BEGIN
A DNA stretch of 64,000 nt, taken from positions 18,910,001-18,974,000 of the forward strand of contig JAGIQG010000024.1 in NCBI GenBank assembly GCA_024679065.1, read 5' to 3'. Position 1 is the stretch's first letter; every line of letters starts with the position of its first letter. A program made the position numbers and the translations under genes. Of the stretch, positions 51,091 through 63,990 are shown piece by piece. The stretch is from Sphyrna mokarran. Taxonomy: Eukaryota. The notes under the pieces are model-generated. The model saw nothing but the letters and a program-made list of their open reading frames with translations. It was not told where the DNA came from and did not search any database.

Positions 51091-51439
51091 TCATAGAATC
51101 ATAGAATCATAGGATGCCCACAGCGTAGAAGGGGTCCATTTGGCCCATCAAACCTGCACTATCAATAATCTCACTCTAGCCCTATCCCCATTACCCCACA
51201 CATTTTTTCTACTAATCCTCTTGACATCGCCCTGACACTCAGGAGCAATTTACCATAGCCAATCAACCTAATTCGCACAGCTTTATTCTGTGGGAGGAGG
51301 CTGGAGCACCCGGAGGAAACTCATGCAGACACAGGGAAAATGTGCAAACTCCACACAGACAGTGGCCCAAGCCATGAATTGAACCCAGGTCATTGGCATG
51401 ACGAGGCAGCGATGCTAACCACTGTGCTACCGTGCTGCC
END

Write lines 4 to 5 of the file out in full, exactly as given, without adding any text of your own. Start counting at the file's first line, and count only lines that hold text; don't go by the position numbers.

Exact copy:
51101 ATAGAATCATAGGATGCCCACAGCGTAGAAGGGGTCCATTTGGCCCATCAAACCTGCACTATCAATAATCTCACTCTAGCCCTATCCCCATTACCCCACA
51201 CATTTTTTCTACTAATCCTCTTGACATCGCCCTGACACTCAGGAGCAATTTACCATAGCCAATCAACCTAATTCGCACAGCTTTATTCTGTGGGAGGAGG